I was in a long line at the grocery store, feeling mild contempt for my fellow store-goers – and if I am being honest, the contempt extended to myself. I had done what I swore I would not do (again with the doing and the swearing) and popped out for a last minute trip as the snow was setting in. This was my second last minute trip after my second to the last, last minute trip.
I wandered around the store, glassy-eyed, on the first go-round, and left with the following emergency preparedness items: wine and butter. Criticize all you like, but two of my girlfriends (one who even keeps stashed vitamin C in case a catastrophe leaves her subsisting on frozen pine cones) texted me this: “You have wine don’t you?!?!?” Yes, and butter!
When I emerged after my second trip, (this time I had mandarins and a savoy cabbage, lest you think I don’t know what I am doing) the storm had built up a good head of steam. People were driving in mad defiance of the parking lot arrows, already casting aside all social convention in a post-Armageddon-we-feed-on-corpses-now-because-we-have-no-choice fashion. In short, everyone skipped straight to panic, no build-up. Evidently, no one in the south sound area has ever seen snow, or coping skills. The town owns one snowplow, and it’s missing a tire.
I fetched my children, who were released early from school. After I located the matches and flashlights in case we lost power, I texted my husband to come home so we could get a jump on being cooped up and sick of each other. He was at the gym getting in a workout before it closed early. Ok, that’s practical. If the end was nigh, he might as well be toned, in case he’s in charge of repopulating, or chopping wood, or something.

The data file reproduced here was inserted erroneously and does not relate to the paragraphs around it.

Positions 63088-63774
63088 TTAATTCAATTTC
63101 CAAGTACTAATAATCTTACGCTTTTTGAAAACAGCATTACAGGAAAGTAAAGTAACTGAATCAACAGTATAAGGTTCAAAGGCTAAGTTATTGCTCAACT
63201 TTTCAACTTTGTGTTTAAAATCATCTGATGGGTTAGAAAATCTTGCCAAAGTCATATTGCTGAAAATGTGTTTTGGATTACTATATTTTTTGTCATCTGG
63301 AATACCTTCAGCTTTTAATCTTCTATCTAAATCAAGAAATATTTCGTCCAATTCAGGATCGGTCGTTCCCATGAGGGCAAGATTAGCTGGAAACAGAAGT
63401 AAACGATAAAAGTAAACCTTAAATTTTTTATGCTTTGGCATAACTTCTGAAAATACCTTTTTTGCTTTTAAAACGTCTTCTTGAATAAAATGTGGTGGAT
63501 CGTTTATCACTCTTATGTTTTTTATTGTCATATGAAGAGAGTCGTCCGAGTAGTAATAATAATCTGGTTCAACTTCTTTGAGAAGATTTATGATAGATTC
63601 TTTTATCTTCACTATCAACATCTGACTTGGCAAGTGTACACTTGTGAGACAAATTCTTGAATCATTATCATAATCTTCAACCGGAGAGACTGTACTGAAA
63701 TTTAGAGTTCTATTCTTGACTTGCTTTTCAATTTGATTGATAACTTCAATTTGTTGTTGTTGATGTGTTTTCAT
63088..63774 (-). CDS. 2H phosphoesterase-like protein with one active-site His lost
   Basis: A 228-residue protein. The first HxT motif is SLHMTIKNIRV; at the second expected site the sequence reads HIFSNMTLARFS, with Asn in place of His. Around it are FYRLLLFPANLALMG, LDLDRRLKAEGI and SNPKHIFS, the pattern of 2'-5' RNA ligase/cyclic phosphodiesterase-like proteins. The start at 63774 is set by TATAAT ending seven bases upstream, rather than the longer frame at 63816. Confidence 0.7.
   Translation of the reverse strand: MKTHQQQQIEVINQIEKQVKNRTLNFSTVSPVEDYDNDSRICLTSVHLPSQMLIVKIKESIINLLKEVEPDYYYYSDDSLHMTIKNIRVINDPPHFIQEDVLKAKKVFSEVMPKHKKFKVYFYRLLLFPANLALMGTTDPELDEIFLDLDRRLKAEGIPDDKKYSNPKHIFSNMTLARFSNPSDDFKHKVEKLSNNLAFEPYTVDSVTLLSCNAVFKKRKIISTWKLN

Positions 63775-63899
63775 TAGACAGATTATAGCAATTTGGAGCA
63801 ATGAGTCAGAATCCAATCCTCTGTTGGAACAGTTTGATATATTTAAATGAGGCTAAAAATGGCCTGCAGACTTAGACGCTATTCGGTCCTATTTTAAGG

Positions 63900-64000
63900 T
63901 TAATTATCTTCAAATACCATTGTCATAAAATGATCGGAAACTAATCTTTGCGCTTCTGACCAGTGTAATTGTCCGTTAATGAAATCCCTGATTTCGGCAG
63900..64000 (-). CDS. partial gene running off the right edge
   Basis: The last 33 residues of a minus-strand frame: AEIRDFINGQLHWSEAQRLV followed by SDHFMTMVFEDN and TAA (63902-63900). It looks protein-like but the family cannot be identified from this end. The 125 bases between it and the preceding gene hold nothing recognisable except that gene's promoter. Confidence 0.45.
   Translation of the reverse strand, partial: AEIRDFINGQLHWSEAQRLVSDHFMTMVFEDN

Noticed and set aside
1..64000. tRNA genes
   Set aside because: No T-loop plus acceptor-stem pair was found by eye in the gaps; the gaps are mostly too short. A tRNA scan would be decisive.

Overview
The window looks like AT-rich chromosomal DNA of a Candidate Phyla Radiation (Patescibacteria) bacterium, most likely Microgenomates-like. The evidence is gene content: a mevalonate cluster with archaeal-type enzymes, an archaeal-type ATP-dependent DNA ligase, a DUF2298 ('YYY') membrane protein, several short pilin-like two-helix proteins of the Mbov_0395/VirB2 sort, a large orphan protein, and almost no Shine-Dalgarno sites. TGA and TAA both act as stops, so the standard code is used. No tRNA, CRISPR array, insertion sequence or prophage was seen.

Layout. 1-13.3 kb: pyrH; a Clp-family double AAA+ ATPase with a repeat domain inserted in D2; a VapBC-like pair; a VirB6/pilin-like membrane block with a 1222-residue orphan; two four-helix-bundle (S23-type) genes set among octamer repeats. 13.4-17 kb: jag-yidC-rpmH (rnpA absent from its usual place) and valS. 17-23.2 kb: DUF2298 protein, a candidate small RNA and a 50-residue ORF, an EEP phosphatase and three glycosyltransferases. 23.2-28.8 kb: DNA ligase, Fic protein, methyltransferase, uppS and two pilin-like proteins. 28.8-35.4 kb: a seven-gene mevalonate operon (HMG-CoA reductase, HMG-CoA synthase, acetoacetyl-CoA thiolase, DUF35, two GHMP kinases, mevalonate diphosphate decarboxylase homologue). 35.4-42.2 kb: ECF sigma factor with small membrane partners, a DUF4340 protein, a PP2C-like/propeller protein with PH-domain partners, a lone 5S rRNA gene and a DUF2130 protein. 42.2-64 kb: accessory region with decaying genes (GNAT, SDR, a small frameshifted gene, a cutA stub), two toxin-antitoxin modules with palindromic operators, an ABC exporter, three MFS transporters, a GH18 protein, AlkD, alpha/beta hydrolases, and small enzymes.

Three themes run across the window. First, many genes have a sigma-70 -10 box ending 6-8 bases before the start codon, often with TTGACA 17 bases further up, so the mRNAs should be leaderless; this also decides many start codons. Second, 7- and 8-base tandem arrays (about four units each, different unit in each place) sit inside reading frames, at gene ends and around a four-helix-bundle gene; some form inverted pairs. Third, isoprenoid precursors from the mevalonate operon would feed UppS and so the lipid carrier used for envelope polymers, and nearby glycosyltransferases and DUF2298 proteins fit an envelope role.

The next morning we were greeted by a gorgeous blanket of snow, and my youngest daughter’s flu virus. She ran a temperature intermittently for four days, missing all the winter fun, but watching copious episodes of The Vicar of Dibley. Like her mother, the flu doesn’t do much to dampen her appetite for food, or BBC.
The first morning, I baked banana-coffee muffins and my favorite cookies, just in case we were going to lose electricity. Later, I roasted sweet potatoes, made black beans in the slow cooker, and grated up an Asian slaw. My husband made excellent tacos with all that – plus some avocado and lime – and the sweet potatoes made it into sweet potato biscuits a few days later.
The next day I baked a chicken pot pie and my older daughter made thumbprint jam cookies (good thing I had that butter). On what felt like day 44, I made steel-cut oats and green smoothies. If school was cancelled, and we were trapped with my daughter’s death rattle cough, I thought we should have something to look forward to.
As time wore on, the meals actually got healthier, culminating in this tofu, sesame and orange salad I made for just myself. The bowl is 12 inches across. If I was going to catch the flu, I just wanted to live large while I could (which, for me, means eating salad from a very large bowl).
It’s funny, you would think the seclusion and lack of outside commitments would result in a forced, but welcome, period of productivity. Why shouldn’t I emerge, after the thaw, fluent in Spanish, with knife-edged folded laundry, dust balls running scared, and abs of steel? But storm or no storm, I once again found myself to be…just me, with all my sloth and excuses intact. I did organize my pantry, but only after watching an entire season of Damages while pretending I was busy backing up my hard drive.
The snow turned to rain and it’s still slushy out there; it’s still winter, and I am still my same scattered, last-minute-trips-to-the-store, unproductive self. Is that why we were all wandering around Fred Meyer, weeping and driving like idiots? Because we were afraid of being trapped indoors with our shortcomings? Well, I suggest we bundle up Eaters, and settle into our flawed selves. Until that one-wheeled snow plow comes to dig us out, we are stuck with us. In the meantime, learn a little Spanish for me, and eat something with butter.